Elevated Expectations

ELEVATED EXPECTATIONS: Okada ready to rise to leading role for Bobcats

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BOZEMAN, Montana — The number of times Ty Okada has had his number change has been about equal to the number of times he’s spent each off-season learning the nuances of a new position in Montana State’s secondary.

As a redshirt freshman in 2018, Okada first started building a reputation within the program, earning MSU’s “Young Gun” award during his redshirt year in 2017 while wearing No. 11. Then he started getting time on the field the following season while covering kicks and wearing No. 19.

Then the Woodbury, Minnesota product burst into the collective conscience of Bobcat followers while sporting No. 3. Okada’s stellar performance in MSU’s 35-14 victory over No. 24 Incarnate Word in the first round of the FCS playoffs proved pivotal as former head coach Jeff Choate earned his first post-season victory and the Bobcats won in the post-season for the first time since 2012.

That afternoon, Okada proved he could play nickelback against a Southland Conference team with a penchant for throwing the ball.

In 2019, Okada fought off an injury that cost him the first half of his sophomore season to play a big role in Montana State’s secondary as the Bobcats favored a three-safety look during a stretch run that saw them race to the semifinals for the first time in 35 years.

Although Montana State’s roster featured three talented seniors — Brayden Konkol, Jahque Alleyne, JoJo Henderson — Okada found his way on to the field for the final seven weeks of the season, wearing his No. 14 jersey. Okada rotated in as MSU’s third safety, started the final month of the season next to Konkol and Alleyne and established himself as a legitimate cog in the Montana State program.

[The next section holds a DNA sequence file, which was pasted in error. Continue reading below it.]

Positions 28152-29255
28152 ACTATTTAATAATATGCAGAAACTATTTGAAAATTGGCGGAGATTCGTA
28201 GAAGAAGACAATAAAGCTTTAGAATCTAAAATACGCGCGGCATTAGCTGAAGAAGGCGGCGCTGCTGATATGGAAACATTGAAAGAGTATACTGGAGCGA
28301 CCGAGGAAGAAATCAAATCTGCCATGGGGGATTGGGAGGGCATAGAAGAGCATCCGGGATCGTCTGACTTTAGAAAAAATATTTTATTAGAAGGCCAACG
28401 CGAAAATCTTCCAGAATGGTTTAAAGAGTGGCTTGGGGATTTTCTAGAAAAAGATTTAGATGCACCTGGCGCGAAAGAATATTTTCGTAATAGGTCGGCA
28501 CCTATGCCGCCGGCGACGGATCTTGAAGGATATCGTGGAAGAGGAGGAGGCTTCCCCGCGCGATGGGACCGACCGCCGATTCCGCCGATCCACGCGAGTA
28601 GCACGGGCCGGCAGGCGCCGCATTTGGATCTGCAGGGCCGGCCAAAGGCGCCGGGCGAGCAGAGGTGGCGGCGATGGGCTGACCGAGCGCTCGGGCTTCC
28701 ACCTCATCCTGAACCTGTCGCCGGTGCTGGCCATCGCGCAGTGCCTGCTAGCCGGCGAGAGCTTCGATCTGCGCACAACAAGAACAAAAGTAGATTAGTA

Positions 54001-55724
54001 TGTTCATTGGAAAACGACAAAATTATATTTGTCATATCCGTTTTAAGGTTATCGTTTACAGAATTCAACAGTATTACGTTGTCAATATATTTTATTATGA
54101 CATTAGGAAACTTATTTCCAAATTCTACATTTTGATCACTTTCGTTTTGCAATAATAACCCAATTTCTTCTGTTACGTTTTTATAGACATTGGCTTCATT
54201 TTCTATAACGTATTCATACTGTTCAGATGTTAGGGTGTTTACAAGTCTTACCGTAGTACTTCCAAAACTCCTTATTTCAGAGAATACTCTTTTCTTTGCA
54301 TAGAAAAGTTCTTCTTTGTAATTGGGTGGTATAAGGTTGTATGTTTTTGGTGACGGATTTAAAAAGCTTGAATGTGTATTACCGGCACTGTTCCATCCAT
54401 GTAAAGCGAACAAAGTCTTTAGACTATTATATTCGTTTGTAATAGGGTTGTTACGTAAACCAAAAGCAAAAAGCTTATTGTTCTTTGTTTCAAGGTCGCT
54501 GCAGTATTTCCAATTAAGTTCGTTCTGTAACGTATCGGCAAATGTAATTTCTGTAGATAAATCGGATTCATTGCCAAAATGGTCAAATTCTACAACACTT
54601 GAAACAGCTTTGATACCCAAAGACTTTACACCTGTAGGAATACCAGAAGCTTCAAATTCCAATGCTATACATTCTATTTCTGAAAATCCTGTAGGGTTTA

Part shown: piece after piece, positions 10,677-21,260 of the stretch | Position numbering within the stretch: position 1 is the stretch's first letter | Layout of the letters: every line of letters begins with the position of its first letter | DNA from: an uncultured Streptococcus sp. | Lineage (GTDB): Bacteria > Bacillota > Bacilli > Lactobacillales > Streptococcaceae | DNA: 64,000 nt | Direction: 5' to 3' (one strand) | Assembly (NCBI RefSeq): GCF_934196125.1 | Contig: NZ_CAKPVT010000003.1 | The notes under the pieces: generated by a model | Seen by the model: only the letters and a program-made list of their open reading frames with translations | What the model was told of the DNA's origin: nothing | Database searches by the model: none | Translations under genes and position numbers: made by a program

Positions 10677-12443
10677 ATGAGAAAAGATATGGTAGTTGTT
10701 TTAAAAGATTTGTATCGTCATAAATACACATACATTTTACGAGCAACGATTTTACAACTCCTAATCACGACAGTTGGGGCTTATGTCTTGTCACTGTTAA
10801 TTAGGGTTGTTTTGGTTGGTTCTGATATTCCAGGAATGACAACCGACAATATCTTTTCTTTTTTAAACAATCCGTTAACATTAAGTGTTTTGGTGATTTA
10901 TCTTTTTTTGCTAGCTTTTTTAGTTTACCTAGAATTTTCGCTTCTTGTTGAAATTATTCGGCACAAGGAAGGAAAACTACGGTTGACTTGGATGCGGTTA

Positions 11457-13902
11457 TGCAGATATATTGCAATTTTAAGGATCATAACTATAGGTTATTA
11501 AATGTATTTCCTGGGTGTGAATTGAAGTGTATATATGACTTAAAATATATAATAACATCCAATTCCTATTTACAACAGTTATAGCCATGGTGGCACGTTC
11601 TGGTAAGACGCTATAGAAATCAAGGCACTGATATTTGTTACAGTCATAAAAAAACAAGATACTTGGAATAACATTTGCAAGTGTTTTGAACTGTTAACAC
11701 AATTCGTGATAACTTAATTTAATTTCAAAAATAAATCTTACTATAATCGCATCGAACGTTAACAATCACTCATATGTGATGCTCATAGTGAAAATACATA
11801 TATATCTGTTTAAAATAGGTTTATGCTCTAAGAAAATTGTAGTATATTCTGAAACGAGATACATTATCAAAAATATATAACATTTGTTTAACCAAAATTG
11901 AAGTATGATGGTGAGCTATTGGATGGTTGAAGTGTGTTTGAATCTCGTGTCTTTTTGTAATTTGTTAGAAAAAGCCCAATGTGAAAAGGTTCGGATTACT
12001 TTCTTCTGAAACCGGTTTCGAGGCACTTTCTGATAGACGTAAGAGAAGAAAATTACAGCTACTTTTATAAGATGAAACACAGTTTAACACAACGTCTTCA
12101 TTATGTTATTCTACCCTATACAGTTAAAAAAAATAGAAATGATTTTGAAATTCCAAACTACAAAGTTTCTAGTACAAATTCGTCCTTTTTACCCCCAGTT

As he enters his junior season, the former walk-on who’s in his fifth fall on campus is back in single digits — the 5-foot-11, 185-pounder will wear No. 7 this year — and he’s expected to have Elevated Expectations for the No. 9 Bobcats.

BOZEMAN, Montana — The number of times Ty Okada has had his number change has been about equal to the number of times he’s spent each off-season learning the nuances of a new position in Montana State’s secondary.

As a redshirt freshman in 2018, Okada first started building a reputation within the program, earning MSU's "Young Gun" award during his redshirt year in 2017 while wearing No. 11. Then he started getting time on the field the following season while covering kicks and wearing No. 19.

Then the Woodbury, Minnesota product burst into the
collective conscience of Bobcat followers while sporting No. 3. Okada’s stellar
performance in MSU’s 35-14 victory over No. 24 Incarnate Word in the first
round of the FCS playoffs proved pivotal as former head coach Jeff Choate
earned his first post-season victory and the Bobcats won in the post-season for
the first time since 2012.

That afternoon, Okada proved he could play nickelback
against a Southland Conference team with a penchant for throwing the ball.

In 2019, Okada fought off an injury that cost him the first half of his sophomore season to play a big role in Montana State’s secondary as the Bobcats favored a three-safety look during a stretch run that saw them race to the semifinals for the first time in 35 years.

Although Montana State’s roster featured three talented seniors — Brayden Konkol, Jahque Alleyne, JoJo Henderson — Okada found his way on to the field for the final seven weeks of the season, wearing his No. 14 jersey. Okada rotated in as MSU’s third safety, started the final month of the season next to Konkol and Alleyne and established himself as a legitimate cog in the Montana State program.

As he enters his junior season, the former walk-on who’s in his fifth fall on campus is back in single digits — the 5-foot-11, 185-pounder will wear No. 7 this year — and he’s expected to have Elevated Expectations for the No. 9 Bobcats.

About Colter Nuanez

Colter Nuanez is the co-founder and senior writer for Skyline Sports. After spending six years in the newspaper industry with stops at the Missoulian, the Ellensburg Daily Record and the Bozeman Daily Chronicle, the former Washington Newspaper Association Sportswriter of the Year and University of Montana Journalism School graduate ('09) has cultivated a deep passion for sports journalism during his 13-year career covering the Big Sky Conference. In August of 2014, Colter and brother Brooks merged their passions of writing and art to found Skyline Sports.

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